Matthew L. Johnson, Appellant (Defendant below),
State of Indiana, Appellee (Plaintiff below).
from the Hendricks Superior Court, Nos. 32D04-1508-F2-18 and
32D04-1507-F4-18 The Honorable Mark A. Smith, Judge
Petition to Transfer from the Indiana Court of Appeals, No.
ATTORNEY FOR APPELLANT Brian J. Johnson Danville, Indiana
ATTORNEYS FOR APPELLEE Curtis T. Hill, Jr. Attorney General
of Indiana Justin F. Roebel Deputy Attorney General
legislature's view of habitual offenders has changed over
time, from statutory versions strict to those more flexible.
In this case, the Court is asked to interpret the habitual
offender statute in one of its recently amended forms,
Indiana Code section 35-50-2-8(d) (Supp. 2015). Matthew
Johnson objected to the State's habitual offender
allegations, claiming each lower-level felony used for
habitual offender purposes must meet the statute's
ten-year requirement. We agree, and reverse the trial court.
and Procedural History
2015, the State charged Johnson under two cause numbers. The
first alleged seven felonies ranging from Level 2 to Level 6.
The second alleged three felonies, one Level 4 and two Level
6s. Then, in each cause, the State filed identical habitual
offender allegations. The State alleged that, pursuant to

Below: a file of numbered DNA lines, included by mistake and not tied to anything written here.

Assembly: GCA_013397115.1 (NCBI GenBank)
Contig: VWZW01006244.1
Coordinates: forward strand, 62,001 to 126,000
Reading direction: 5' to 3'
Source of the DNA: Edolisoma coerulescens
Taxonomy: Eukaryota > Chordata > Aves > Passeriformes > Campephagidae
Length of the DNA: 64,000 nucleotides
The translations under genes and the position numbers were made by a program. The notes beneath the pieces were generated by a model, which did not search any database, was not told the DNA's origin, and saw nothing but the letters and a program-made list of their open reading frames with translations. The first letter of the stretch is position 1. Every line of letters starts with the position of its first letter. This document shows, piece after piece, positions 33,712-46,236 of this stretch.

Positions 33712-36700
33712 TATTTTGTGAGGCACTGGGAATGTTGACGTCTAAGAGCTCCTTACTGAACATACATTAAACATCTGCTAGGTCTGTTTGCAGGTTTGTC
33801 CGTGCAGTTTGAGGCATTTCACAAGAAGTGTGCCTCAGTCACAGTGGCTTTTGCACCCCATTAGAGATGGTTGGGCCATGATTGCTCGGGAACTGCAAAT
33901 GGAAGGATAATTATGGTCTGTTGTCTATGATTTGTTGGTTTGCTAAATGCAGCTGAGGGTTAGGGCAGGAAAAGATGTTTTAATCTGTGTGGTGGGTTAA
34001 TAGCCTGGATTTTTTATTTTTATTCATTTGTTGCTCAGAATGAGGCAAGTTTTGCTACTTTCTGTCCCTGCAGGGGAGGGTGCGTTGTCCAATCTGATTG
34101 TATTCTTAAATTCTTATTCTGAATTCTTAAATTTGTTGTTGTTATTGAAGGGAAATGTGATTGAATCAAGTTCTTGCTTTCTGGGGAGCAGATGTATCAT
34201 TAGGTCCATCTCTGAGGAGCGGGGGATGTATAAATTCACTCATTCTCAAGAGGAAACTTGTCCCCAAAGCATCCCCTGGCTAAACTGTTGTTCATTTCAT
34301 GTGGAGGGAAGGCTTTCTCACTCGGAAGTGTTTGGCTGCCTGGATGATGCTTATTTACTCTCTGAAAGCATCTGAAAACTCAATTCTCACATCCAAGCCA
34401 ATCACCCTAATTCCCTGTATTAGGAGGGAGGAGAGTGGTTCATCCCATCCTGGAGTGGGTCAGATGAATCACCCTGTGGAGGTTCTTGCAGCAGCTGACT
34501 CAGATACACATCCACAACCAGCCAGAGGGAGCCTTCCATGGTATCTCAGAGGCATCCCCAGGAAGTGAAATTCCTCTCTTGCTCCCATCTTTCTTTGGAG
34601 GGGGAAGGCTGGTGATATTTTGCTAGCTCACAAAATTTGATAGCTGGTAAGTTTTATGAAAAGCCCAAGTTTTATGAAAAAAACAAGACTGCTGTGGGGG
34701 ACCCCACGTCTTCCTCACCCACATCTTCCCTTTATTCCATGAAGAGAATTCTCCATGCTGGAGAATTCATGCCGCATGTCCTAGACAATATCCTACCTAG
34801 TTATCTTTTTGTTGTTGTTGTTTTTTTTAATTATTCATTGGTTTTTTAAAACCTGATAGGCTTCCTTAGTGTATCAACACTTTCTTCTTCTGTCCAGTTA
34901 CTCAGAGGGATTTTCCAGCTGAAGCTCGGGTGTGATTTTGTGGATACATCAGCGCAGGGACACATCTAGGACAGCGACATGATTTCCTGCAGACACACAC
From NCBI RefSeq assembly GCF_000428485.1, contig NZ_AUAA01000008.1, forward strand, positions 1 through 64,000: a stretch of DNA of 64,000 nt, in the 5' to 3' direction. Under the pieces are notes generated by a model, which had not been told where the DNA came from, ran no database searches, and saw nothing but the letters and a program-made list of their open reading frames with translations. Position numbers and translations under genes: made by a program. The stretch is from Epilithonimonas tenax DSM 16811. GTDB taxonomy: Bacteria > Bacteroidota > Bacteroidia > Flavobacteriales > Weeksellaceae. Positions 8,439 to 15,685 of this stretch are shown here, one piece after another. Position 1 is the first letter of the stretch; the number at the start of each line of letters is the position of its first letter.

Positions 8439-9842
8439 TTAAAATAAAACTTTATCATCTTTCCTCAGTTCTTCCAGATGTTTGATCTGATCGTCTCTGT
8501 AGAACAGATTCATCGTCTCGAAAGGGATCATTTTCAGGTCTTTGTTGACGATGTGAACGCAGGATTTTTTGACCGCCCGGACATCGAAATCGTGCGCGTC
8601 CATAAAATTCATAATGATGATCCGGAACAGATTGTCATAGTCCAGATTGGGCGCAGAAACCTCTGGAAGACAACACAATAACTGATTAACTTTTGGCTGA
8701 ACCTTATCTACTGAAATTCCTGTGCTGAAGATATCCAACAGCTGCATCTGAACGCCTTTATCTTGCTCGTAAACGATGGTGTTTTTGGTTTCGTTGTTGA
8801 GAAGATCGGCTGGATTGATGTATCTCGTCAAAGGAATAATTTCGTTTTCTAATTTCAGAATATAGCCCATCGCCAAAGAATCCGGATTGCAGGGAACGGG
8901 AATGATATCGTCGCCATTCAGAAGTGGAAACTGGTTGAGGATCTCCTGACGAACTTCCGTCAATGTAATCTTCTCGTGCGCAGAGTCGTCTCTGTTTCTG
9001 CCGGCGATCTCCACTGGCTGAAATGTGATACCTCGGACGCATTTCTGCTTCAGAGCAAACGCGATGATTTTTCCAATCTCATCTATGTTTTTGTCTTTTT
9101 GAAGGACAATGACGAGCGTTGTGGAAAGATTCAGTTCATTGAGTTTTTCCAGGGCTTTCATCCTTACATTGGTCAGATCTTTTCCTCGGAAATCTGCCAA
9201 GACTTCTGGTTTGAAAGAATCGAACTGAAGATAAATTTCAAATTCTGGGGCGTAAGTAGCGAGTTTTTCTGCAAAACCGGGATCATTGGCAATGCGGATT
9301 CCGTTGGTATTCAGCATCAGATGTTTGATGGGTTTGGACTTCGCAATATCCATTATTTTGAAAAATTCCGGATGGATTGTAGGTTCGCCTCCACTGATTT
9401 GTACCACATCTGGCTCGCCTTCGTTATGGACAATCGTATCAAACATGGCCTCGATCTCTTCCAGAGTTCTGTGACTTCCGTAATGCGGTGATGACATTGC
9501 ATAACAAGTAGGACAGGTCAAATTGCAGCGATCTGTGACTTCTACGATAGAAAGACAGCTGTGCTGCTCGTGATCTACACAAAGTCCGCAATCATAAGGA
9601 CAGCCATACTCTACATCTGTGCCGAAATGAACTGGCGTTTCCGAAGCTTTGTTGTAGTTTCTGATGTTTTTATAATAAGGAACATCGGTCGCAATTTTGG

Indiana Code section 35-50-2-8(d), Johnson was a habitual
offender based on Class D felony convictions in 2001, 2006,
2007, and 2009. Johnson objected, arguing each of the
underlying lower-level offenses must meet the ten-year
requirement in subsection 8(d)(2). The trial court overruled
Johnson's objection to the habitual offender enhancement,
but certified its order for interlocutory appeal.
Court of Appeals accepted jurisdiction and reversed, finding
convictions from which an offender was released more than ten
years prior to the current offense do not count for habitual
purposes, but those less than ten years do count. Johnson
v. State, 75 N.E.3d 549, 552-53 (Ind.Ct.App. 2017).
Thus, the court remanded the case to examine Johnson's
offenses alleged for habitual purposes. Id.
granted the State's petition to transfer, thereby
vacating the Court of Appeals opinion. Ind. Appellate Rule
review issues of statutory interpretation de novo.
ESPN, Inc. v. Univ. of Notre Dame Police Dep't.,
62 N.E.3d 1192, 1195 (Ind. 2016). "Our first task when
interpreting a statute is to give its words their plain
meaning" by considering the text and structure of the
statute. Id. If the statute is ambiguous, we will
determine and give effect to the legislature's intent.
J.D.M. v. State, 68 N.E.3d 1073, 1077 (Ind. 2017).
Unambiguous Language of the Habitual Offender Statute
Requires Each Prior Unrelated Lower-Level Felony Used for
Habitual Purposes to Meet the Ten-Year Requirement.
years the Indiana legislature has periodically amended the
habitual offender statute to be more lenient. Under the 2015
version-the version under which the State charged Johnson-a